***The treadle belt was what needed replaced--and is leather.  I could also replace it with a longer-wearing rubber or silicon belt for...not much more.  The needles need replaced every so often, anyway, because they go dull.  The pitman rod is easily replaced--it's wood.  And if I wanted, I'm sure I could find someone to machine a metal one for me.  

****A heavy-duty Singer sewing machine today costs about $175-$225, and can do zigzag stitches, button holes, and reverse-stitching.  It also uses electricity and goes wicked-fast, which I don't necessarily want. 


  1. We are going to do some heavy fabric work to recover one cushion and make two other cushions from scratch.
    As you said, the plastic Brother won't do this, and I'm going to use the Kemore machine from the mid-seventies that we got from my niece.
    It's all metal, the gear train is steel/iron and it should do the job perfectly.

    I'd done a bit of research on the Kenmore cabinet sewing machine that we have yet to bring up from my MIL's basement, and I found that it was made by the White Sewing Machine Company and it is really a White Rotary Electric driven machine.
    I found out that the attachment mount for my White treadle from 1889 is exactly the same system as the Kenmore badges electric machine of the late forties.
    I will have to get around to trying the White pattern Kenmore buttonholer on the White treadle machine.
    The only downside is that the newer Kenmore machine has a "super high shank" and needs either an attachment that matches that, or an adapter.

    We will never wear out the older machines.

    The next step in my sewing machine adventures is to bring

    1. Most consumer machines are low shank, straight shank machines. My Singer's a low, straight shank. It will need an adapter for modern, snap-on presser feet, but anything that screws on to the shank will work, for the most part. And an adapter for the snap-on feet? Less than $5.

      The adapters *are* out there--you just have to know what you're looking for.

    2. I thought exactly that until I started bringing my Mother in Law's Kenmore out of hibernation.
      As yet, no adapter to go from the White system that looks like a wire connector spade, to the modern Singer style low shank presser foot.
      Her mid fifties Kenmore was made by the White Sewing Machine company and uses the White system.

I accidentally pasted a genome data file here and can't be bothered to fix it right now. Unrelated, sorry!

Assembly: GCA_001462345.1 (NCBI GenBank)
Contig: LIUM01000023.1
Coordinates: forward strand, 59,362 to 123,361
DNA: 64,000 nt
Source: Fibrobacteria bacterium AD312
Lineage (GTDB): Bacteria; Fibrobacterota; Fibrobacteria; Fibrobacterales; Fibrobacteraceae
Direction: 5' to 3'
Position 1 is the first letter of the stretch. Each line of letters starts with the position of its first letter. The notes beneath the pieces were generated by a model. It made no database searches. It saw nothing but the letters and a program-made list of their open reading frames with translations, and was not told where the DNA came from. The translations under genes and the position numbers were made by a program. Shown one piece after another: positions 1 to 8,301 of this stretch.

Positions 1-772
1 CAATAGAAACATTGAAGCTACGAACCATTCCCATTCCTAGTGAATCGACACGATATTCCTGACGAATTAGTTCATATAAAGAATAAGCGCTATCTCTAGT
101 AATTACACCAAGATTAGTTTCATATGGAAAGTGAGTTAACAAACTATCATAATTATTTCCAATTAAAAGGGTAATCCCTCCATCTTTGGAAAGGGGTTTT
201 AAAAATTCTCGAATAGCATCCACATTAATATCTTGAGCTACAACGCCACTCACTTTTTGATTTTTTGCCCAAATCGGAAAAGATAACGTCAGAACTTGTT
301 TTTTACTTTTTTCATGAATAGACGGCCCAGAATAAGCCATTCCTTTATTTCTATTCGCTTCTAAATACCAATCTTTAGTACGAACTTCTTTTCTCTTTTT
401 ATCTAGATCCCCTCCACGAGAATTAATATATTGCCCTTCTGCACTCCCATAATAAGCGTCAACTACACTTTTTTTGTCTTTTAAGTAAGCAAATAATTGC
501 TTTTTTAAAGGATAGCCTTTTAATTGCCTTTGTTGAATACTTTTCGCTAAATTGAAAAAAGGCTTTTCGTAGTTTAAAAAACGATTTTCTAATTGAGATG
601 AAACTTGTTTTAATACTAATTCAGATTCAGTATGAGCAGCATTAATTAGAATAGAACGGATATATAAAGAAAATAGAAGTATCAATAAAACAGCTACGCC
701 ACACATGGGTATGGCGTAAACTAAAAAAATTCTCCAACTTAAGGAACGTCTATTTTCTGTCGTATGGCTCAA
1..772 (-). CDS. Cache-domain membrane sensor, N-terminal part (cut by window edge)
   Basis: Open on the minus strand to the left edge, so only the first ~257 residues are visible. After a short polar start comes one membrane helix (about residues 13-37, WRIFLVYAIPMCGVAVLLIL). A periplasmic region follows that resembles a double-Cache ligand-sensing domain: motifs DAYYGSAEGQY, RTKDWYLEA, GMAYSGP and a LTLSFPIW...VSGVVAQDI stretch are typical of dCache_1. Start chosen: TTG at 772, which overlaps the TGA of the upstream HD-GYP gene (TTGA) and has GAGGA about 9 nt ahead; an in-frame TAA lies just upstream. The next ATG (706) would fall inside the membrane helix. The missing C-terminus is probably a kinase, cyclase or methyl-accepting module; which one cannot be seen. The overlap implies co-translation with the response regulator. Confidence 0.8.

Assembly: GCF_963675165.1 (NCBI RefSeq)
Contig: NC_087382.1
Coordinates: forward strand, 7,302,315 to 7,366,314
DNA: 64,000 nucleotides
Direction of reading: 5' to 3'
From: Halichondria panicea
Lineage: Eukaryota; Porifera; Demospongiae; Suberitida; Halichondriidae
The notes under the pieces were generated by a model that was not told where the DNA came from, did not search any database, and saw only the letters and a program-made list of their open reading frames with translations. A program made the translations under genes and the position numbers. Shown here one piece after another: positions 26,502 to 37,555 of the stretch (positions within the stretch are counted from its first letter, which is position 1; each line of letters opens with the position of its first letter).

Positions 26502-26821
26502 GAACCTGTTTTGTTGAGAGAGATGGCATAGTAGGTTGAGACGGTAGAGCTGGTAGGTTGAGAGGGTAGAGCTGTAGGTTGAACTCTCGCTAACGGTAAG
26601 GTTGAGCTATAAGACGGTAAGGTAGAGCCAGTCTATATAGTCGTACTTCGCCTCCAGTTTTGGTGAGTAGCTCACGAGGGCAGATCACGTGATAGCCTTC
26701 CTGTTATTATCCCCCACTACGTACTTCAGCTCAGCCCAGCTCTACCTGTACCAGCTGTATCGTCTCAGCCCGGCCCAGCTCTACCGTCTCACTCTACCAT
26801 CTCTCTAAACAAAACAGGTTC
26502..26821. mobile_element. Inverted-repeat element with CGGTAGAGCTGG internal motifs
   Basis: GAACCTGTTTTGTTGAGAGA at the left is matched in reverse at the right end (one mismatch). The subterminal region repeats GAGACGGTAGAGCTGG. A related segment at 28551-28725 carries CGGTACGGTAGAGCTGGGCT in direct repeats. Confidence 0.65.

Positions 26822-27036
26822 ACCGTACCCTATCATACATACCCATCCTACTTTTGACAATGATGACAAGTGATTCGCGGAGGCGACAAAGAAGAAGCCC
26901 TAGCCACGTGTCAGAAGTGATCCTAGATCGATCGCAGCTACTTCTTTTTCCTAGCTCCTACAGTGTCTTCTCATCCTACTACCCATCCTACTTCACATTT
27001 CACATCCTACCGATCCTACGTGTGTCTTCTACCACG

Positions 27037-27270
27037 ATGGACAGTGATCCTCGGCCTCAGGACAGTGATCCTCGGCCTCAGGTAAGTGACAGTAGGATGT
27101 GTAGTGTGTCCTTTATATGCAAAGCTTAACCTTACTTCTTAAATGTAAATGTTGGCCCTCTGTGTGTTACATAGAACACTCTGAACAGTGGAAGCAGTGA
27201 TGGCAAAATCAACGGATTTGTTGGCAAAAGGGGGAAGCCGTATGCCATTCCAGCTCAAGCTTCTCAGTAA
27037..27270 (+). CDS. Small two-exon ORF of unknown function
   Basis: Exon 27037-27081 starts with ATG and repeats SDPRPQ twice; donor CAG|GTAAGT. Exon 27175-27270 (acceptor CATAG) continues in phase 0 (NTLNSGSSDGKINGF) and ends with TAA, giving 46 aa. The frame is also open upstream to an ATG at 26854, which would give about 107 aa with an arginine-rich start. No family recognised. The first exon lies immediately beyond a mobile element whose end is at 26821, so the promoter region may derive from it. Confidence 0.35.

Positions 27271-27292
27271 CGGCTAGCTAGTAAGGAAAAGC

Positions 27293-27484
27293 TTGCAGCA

The mid seventies Kenmore looks like a standard Singer shank until you put a Singer attachment on it and realize that the attachment will not lower enough to make contact with the fabric.
      I did find and adapter for that machine, and it's on the way.
      After a bit more cleaning, wiring replacement, and a test, the mid fifties Kenmore will be back in service and ready for use.

      A couple of months ago, I knew little about vintage electric sewing machines, and less about treadle machines. This voyage of discovery had been a bunch of fun.

      I find myself wanting a more modern treadle machine made by Singer. Perhaps one that's only a century of so old. :)

    3. Sounds like it might have been a high-shank machine.

      Look for the year range you want in the Singer serial number ranges, and then look for that range of serial numbers. Or look for a machine that can be adapted to a treadle (has an external, bolt-on motor, and is run with an external belt). Those might be easier to find.

  2. Those old Singers will run forever! My youngest has my grandmother's treadle Singer and still uses it, especially with two kids...LOL

    1. It is a forever machine. It will run as long as she keeps a belt for it, keeps the moving internals oiled, and can run the treadle.

    2. She learned, and can get the rubber belts. The leather ones aren't available in Kommiefornia... sigh

    3. Not even through Amazon? It's where I got mine from.

  3. I received a high school auctioned Singer Scholastic 717 for a Christmas present in the mid 80's. (as a guy, it's not something on the most requested list) In 89, when I re-enlisted, I took it to Germany, and made a killing with it sewing patches on uniforms, hemming pants, making curtains and other items for the women in the barracks. While I took a bit of heat from the guys for owning it, come inspection time I was their best friend at $1 per patch. The machine, and my ability to use it, helped me get a lot more dates than the guys who gave me crap for owning it. It even made a pretty nice wedding dress in a size 4 back when my tastes were more of an 8-10.
    That Singer would sew through 7 layers of denim without slowing down, back when denim had some weight to it and the needles were made in Germany. Lately, with the crap needles coming out of 'other' countries, it'll do 3-4 layers of the new stuff. It's still my go-to if something needs repaired, made or I just get bored. At 30#, it's a plastic cased hunk of steel and nowhere close to the lightweights of today's machines.

    1. Awesome, isn't it? I'll likely use my great-grandmother's until I physically can't, anymore, then pass it to my daughter.

      As for the needle...a friend of mine recommends leather needles for multiple layers of denim. Just fyi. He says they're stronger and pointier than the newer "heavy fabric" or denim needles.